Cathy Russell: Are your clients sitting on a portfolio with substantial capital gains?

Canada Life's Cathy Russell asks if clients could be sitting on a portfolio with substantial capital gains in this technical article for Retirement Planner

As we contemplate how the government will repay the debt accumulated during the Covid-19 crisis, many people think this will lead to an increase in taxes.

So let’s consider how you could help your clients in these strange times. This window of opportunity may be small, so don’t think about it for too long before you act. Any changes made by the government may come into effect on the day they are announced and by then, it could be too late.

The current rates of income tax vary from 0% to 45% in England and Wales (0% to 46% in Scotland). Whereas the current rates of capital gains tax (CGT) on investment portfolios are 0% (annual exemption), 10% (non-taxpayers and basic rate taxpayers) or 20% (higher rate/additional rate taxpayers, trustees of discretionary trusts and personal representatives).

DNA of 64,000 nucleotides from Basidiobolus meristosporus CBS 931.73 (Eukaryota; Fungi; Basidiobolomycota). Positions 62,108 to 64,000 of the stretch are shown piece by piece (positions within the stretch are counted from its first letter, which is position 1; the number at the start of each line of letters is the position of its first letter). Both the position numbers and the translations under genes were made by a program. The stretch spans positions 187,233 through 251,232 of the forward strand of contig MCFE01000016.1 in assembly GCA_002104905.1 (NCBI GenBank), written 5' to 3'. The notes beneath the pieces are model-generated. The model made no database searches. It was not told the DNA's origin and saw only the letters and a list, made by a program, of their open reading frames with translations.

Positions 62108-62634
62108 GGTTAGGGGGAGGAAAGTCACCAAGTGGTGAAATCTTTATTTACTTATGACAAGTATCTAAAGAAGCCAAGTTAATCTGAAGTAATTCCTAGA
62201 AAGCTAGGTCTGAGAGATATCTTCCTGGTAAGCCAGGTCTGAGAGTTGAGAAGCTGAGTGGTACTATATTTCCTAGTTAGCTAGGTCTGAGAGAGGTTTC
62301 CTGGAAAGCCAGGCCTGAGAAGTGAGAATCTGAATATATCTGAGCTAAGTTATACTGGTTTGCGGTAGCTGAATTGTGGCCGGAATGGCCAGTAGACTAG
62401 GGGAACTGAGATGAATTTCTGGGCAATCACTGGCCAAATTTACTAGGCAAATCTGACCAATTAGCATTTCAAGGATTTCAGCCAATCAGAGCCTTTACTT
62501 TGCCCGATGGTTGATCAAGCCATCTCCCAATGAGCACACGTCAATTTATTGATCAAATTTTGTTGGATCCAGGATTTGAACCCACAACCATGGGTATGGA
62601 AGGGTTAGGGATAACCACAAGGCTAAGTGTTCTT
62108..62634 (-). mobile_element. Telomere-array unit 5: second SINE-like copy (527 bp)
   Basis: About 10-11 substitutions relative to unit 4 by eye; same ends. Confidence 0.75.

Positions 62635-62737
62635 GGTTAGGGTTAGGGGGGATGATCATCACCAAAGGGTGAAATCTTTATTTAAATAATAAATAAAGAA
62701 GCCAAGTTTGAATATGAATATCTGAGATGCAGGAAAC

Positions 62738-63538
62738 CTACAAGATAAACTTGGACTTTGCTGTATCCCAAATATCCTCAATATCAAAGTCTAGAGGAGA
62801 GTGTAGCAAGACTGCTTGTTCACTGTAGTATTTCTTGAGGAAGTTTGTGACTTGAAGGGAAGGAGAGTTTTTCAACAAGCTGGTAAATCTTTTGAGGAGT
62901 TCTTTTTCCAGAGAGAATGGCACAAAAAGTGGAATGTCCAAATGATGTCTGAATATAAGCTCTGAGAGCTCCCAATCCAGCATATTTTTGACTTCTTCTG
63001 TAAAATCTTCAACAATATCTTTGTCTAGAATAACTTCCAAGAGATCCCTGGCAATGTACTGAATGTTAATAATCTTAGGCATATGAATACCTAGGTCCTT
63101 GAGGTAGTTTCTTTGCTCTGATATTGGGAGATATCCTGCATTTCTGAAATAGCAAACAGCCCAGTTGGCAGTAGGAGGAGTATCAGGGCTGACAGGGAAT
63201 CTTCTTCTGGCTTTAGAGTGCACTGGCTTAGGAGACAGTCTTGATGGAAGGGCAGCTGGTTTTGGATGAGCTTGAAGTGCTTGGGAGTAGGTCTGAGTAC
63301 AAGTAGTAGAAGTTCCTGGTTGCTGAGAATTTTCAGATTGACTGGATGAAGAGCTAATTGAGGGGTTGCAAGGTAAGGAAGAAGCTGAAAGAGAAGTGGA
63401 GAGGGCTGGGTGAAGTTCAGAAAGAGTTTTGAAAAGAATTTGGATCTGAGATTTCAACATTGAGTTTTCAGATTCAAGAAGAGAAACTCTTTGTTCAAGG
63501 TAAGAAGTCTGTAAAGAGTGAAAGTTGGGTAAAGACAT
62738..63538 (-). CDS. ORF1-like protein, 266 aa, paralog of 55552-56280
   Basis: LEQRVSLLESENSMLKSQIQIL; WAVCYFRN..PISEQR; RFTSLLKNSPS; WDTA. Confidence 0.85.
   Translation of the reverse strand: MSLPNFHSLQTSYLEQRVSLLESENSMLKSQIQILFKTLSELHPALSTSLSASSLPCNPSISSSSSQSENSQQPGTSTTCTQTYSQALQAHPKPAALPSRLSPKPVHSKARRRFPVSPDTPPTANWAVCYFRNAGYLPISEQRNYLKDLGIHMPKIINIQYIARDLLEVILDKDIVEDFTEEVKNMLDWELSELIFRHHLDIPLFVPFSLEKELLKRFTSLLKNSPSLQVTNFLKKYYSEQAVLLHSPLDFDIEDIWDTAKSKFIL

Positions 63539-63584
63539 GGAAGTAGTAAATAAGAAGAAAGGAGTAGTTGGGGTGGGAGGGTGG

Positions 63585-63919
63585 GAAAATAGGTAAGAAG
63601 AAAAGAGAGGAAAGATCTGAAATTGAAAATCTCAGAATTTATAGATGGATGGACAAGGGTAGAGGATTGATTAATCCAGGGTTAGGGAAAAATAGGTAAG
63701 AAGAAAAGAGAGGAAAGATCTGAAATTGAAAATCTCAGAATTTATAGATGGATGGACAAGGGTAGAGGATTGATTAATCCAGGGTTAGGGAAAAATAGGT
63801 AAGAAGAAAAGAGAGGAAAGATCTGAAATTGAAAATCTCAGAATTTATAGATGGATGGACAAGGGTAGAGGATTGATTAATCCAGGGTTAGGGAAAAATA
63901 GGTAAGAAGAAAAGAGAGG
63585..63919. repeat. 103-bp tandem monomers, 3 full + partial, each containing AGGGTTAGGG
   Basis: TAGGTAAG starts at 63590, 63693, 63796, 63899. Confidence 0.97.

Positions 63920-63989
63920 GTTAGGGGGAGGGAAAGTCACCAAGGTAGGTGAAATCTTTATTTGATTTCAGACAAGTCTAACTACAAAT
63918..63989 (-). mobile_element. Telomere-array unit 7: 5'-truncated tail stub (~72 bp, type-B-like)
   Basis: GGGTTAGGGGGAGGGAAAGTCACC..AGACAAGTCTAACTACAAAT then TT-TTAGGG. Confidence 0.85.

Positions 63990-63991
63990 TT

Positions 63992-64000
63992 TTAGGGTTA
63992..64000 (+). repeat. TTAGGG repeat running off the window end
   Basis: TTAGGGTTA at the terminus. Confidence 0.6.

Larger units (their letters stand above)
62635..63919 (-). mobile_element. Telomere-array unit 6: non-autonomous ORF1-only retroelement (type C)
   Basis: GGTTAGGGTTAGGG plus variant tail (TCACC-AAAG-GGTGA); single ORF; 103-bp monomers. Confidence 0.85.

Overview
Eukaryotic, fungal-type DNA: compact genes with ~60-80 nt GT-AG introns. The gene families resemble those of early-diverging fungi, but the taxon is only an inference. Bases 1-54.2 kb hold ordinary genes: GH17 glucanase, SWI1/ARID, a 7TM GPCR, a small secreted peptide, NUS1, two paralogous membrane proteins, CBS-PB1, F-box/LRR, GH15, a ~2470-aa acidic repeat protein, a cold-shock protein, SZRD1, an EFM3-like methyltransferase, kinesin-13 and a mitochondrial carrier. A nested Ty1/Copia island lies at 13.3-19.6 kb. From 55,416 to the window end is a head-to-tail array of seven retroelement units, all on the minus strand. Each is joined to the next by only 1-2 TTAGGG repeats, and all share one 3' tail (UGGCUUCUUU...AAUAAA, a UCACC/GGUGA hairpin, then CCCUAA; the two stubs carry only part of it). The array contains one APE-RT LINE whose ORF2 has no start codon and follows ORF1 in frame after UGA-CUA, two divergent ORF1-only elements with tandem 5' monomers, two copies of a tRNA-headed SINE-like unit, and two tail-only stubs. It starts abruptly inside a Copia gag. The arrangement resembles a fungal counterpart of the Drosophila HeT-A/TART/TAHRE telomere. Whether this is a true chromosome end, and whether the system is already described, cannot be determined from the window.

The 0% rate applies to the first £12,300 of gains in the current 2020/21 tax year for individuals or a maximum of £6,150 for trustees of discretionary trusts. I say maximum of £6,150 because this will be shared equally among ALL discretionary trusts a settlor has created – down to a minimum of one fifth (£1,230) – even if one or more of those trusts can’t use a CGT exemption.

Therefore, one option to repay some of the debt may be to increase the rates of CGT, or decrease the annual exemption, or perhaps do both!

Think about your wealthy clients – Are they sitting on gains within their portfolio? I appreciate that some clients’ values will have dropped during the lockdown period and this may have reduced the gains to a more manageable level, plus not all clients will want to remain invested until they have made up those losses.

Have they already used their annual exemption for this tax year? As we are just through the first quarter there is a possibility they haven’t crystallised any gains yet. And they may have some losses that could be crystallised at the moment.